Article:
CC BY-NC-ND 4.0 · Laryngorhinootologie 2019; 98(S 02): S323
DOI: 10.1055/s-0039-1686482
Poster
Otology
Georg Thieme Verlag KG Stuttgart · New York

Preoperative diagnosis and management of recurring glomus tympanicum and jugulare tumors

A Renson
1  Klinik für HNO und Plastische Kopf- und Halschirurgie (UKA), Aachen
,
J Ilgner
1  Klinik für HNO und Plastische Kopf- und Halschirurgie (UKA), Aachen
,
M Mull
2  Klinik für Diagnostische und Interventionelle Neuroradiologie (UKA), Aachen
,
M Westhofen
1  Klinik für HNO und Plastische Kopf- und Halschirurgie (UKA), Aachen
,
M Wiesmann
2  Klinik für Diagnostische und Interventionelle Neuroradiologie (UKA), Aachen
› Author Affiliations
Further Information

Publication History

Publication Date:
23 April 2019 (online)

  

Introduction:

Angioproliferative tumors of the glomus jugulare and tympanicum are a rare but well-known entity, which manifest as a retrotympanic vascular mass with pulsatile tinnitus and visible pulsation in otomicroscopy.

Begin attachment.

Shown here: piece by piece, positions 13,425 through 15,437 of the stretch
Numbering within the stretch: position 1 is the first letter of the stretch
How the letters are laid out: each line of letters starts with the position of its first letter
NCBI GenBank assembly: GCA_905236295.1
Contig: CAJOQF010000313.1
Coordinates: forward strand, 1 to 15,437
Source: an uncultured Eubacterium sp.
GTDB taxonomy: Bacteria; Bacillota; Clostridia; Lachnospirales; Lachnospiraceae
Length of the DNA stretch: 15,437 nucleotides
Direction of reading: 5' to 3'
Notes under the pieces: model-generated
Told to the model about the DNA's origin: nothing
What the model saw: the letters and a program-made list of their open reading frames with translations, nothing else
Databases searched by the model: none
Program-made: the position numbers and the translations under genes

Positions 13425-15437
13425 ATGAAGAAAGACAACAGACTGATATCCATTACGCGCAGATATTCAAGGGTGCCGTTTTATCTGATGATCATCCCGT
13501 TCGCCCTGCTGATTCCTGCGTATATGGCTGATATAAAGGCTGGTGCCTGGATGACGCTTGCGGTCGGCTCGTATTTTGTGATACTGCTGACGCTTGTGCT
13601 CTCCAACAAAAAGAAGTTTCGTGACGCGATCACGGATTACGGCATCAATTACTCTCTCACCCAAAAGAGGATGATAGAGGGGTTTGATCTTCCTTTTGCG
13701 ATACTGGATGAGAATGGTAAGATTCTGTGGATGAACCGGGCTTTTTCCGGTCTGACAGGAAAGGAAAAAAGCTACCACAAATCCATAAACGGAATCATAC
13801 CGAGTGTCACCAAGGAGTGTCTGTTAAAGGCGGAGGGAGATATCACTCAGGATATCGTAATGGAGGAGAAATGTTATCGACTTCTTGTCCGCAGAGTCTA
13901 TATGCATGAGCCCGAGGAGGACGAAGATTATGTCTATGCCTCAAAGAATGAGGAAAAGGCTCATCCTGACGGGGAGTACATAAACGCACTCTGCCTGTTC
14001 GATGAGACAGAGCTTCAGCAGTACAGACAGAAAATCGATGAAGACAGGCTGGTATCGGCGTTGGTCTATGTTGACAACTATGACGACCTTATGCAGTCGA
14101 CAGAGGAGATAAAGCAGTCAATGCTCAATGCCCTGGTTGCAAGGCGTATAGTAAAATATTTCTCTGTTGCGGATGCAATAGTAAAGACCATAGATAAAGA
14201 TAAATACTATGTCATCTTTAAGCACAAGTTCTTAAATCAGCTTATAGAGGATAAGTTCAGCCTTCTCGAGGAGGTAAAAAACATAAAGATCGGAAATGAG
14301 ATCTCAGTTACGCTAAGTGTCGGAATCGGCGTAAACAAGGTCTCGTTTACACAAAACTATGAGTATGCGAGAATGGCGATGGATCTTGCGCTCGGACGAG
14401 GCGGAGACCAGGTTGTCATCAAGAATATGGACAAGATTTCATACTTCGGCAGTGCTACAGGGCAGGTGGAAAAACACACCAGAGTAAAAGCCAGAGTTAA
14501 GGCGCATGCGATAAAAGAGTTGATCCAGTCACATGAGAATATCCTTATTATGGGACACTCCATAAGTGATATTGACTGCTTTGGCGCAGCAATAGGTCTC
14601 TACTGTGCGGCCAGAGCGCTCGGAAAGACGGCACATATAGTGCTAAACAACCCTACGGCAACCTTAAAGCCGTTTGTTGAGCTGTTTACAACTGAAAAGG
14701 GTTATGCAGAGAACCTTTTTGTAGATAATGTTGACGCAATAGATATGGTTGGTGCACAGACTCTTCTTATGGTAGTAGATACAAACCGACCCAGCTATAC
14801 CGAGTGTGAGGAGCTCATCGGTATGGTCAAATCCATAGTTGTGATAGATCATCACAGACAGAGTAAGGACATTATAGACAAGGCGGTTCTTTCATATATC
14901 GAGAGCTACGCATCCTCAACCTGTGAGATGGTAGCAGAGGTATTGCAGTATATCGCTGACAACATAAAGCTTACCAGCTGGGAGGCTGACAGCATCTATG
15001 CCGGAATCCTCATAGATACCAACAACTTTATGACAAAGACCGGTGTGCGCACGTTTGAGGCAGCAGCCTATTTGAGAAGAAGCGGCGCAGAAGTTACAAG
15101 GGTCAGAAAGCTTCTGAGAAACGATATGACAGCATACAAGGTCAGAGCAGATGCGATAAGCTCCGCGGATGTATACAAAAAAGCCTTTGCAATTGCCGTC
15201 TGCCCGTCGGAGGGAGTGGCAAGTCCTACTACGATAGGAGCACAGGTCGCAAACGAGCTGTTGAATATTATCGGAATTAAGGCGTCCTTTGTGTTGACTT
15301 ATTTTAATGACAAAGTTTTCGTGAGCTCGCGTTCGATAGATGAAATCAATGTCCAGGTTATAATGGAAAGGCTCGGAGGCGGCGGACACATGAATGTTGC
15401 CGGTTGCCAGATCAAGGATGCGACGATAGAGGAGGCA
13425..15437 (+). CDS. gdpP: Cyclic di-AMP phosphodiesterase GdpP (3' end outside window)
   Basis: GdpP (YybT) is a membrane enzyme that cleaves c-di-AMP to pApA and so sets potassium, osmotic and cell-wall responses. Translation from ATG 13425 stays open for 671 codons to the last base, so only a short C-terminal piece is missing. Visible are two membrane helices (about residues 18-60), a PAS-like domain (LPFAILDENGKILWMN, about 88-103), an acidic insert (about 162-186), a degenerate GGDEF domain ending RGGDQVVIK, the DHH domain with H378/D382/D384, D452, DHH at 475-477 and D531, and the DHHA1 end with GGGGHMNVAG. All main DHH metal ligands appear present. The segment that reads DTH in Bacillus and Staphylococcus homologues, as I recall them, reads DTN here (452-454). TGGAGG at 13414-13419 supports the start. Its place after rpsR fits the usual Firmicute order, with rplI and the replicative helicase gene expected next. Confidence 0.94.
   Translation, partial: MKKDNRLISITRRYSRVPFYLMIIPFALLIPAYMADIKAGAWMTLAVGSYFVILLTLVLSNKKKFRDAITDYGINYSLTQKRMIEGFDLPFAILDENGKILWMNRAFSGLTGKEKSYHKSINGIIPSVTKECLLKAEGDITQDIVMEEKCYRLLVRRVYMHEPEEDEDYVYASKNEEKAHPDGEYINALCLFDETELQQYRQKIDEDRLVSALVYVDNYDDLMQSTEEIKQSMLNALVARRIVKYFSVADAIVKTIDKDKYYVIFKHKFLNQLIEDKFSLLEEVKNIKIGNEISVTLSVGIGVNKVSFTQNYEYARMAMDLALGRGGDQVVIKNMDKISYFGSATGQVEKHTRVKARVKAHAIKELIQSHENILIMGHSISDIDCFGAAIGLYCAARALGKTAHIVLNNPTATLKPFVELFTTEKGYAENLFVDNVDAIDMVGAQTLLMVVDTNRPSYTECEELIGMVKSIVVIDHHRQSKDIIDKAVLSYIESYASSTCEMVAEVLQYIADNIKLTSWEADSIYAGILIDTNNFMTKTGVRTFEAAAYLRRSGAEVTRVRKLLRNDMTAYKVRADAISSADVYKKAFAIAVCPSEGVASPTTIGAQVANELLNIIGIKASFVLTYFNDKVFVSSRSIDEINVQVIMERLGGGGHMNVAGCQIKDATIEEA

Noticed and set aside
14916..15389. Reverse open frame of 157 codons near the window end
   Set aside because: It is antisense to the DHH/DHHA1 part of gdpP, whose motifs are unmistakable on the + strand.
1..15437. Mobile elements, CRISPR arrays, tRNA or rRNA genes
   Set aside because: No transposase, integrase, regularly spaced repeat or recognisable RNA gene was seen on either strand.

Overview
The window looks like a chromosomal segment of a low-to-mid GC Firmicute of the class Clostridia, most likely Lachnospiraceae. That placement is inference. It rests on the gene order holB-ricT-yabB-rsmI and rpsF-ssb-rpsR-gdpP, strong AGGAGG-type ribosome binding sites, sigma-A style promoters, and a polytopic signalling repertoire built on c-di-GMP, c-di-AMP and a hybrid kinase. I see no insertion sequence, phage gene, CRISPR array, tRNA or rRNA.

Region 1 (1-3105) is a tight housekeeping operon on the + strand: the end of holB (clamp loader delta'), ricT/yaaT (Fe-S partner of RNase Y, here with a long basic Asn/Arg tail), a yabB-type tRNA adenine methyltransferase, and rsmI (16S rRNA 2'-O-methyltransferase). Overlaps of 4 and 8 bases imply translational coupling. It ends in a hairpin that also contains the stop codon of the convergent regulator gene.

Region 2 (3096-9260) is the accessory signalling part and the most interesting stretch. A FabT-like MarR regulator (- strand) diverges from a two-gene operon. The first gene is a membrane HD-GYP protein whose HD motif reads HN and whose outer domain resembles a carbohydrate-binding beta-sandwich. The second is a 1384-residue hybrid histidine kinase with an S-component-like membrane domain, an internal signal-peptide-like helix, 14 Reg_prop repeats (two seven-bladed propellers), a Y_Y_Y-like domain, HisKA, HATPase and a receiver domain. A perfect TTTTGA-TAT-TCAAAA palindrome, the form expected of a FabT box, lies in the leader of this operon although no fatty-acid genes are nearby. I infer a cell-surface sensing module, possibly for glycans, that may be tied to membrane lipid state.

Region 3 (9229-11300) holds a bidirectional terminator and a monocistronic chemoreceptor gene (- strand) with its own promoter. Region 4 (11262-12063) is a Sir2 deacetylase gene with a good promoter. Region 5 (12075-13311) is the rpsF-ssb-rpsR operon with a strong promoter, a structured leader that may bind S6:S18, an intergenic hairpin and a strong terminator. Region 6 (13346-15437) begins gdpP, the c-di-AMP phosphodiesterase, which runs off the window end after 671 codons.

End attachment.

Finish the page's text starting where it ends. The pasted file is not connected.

A diagnostic and pretherapeutic standard approach does exist for primary tumors, but can differ in case of recurrence.

Patients and Methods:

Herein we present three cases of recurring angioproliferative glomus jugulare (2) and tympanicum (1) tumors respectively, which were noticed by the patients themselves through re-appearance of pulsatile tinnitus. To confirm the diagnosis, neuro-otologic assessment as well as tympanometry, high-resolution CT of the petrous bone and digital angiography, and, if applicable, an Angio-MRI with embolization, were performed.

Results:

Unlike the clinical aspect, which was almost the same as in primary manifestation, the angiographically confirmed blood supply path differed from the primary manifestation in every individual case. In one case, embolization of the recurrence could not be performed due to the risk of cerebral ischaemia, but digital angiography gave crucial hints for the targeted ligature of supplying vessels during surgery. In every case operative revision succeeded without the need for erythrocyte transfusion.

Conclusions:

Recurrent tumors of glomus jugulare and tympanicum can be managed surgically if these cases are meticulously assessed in terms of extent, site, functional impairment and supplying vessels. In this context, the strategic approach to isolate the tumor from its blood supply is key to successful surgical management.